Proposals in both chambers of Congress would limit the use of anonymous shell companies, impacting small businesses in the U.S.
Last month, the House passed a bill that would require most limited-liability companies (also known as shell companies) with 20 employees or fewer and no physical office to inform the Treasury Department about who holds at least a 25 percent stake or has primary control in the firm. A companion measure has been introduced in the Senate. While the House bill requires annual submissions, the Senate legislation allows businesses 90 days to report ownership changes and a year to report other personal information changes.
The new requirements would not include nonprofits, investment advisers and other financial-services firms.
Still, it’s not surprising that some are unhappy with the new requirements. Anne Zimmerman, an accountant in Cincinnati who focuses on SMBs, expressed surprise that the Trump administration supports these new rules. “It’s only the small businesses that are going to get hit with it,” she told The Wall Street Journal, adding that those companies would have to hire accountants or lawyers to ensure compliance.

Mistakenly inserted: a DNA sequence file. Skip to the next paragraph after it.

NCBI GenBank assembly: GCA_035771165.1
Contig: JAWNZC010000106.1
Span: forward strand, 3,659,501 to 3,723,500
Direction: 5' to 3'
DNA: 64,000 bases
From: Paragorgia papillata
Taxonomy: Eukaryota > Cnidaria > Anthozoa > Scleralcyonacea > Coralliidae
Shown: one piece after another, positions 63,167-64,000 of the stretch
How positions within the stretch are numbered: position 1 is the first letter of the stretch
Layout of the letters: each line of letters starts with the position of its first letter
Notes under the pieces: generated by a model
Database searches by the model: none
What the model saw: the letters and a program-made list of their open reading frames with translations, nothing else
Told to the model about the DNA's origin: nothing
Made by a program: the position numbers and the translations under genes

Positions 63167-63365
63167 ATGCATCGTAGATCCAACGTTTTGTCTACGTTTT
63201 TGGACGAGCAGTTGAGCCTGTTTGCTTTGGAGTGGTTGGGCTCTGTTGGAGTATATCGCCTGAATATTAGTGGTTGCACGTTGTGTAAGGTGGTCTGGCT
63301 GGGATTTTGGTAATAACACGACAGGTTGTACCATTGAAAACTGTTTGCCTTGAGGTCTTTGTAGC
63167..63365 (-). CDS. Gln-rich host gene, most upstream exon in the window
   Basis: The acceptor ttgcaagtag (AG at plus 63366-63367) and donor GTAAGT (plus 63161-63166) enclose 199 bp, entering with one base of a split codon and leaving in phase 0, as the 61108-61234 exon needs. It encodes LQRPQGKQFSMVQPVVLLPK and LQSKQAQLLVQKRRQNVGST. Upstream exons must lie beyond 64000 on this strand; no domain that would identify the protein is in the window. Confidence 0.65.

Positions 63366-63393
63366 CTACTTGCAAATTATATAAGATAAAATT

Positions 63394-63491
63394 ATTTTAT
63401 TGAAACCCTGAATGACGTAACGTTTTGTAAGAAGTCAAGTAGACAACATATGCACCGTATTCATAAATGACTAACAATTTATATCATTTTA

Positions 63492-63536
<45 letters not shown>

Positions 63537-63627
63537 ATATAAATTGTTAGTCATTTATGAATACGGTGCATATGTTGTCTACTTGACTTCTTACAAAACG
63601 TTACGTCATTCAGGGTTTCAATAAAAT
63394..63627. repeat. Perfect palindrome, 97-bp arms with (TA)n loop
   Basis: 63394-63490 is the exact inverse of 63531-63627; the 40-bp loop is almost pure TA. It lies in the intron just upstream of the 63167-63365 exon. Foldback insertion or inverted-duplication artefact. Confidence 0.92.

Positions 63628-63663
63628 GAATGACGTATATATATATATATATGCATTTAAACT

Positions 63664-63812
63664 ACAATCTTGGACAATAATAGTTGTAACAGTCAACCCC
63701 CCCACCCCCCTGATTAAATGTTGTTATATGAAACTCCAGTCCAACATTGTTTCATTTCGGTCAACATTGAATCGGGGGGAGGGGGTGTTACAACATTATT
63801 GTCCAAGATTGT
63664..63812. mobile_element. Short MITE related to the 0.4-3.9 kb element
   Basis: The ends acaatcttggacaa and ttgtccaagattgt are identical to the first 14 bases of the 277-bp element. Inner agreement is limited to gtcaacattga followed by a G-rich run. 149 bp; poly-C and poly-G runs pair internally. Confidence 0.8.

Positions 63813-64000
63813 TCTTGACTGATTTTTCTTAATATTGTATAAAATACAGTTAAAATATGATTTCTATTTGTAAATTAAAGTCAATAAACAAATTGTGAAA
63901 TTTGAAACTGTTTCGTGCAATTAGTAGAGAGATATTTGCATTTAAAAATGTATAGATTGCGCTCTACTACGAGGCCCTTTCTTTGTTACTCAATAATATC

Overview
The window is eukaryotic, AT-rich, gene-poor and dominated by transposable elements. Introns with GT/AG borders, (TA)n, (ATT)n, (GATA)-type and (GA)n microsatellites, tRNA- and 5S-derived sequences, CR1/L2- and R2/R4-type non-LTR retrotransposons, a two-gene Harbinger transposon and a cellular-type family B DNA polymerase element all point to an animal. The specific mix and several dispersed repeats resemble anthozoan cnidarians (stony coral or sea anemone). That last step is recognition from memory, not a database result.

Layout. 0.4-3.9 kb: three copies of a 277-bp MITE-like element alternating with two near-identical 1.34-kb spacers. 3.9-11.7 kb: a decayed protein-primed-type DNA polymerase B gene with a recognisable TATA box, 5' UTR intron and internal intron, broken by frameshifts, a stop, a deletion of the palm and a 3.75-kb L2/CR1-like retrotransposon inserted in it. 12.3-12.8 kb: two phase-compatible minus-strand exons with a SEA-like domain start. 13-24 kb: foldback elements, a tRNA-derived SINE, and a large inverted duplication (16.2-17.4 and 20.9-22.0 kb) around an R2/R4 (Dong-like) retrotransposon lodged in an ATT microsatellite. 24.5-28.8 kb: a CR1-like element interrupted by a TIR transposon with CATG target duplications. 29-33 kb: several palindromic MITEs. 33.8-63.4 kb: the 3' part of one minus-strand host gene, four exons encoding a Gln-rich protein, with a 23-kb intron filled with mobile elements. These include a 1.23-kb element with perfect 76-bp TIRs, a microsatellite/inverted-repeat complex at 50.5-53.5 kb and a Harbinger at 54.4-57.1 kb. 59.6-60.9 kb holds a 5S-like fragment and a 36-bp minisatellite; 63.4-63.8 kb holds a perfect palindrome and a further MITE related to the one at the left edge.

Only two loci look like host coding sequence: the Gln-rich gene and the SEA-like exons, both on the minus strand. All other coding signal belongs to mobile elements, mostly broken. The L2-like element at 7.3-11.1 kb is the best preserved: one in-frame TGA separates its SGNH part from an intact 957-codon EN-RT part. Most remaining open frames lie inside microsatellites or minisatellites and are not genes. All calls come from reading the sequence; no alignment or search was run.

And the National Federation of Independent Business points to privacy concerns and loss of time as their primary reasons for opposing the bills. In fact, the organization estimates that complying with the proposed rules would take companies 30 minutes a year on average.
There are some business owners that aren’t too worried about the changes. Daniel Turner, owner and president of TCG Inc., a federal technology contractor in Washington, said he has opened several limited-liability companies to invest in real estate. He doesn’t think that submitting ownership information for these firms would be overly time-consuming, but he isn’t convinced the measures would stop illegal activity.
“There’s an old term: ‘Life finds a way,’” he said. “And criminality also finds a way.”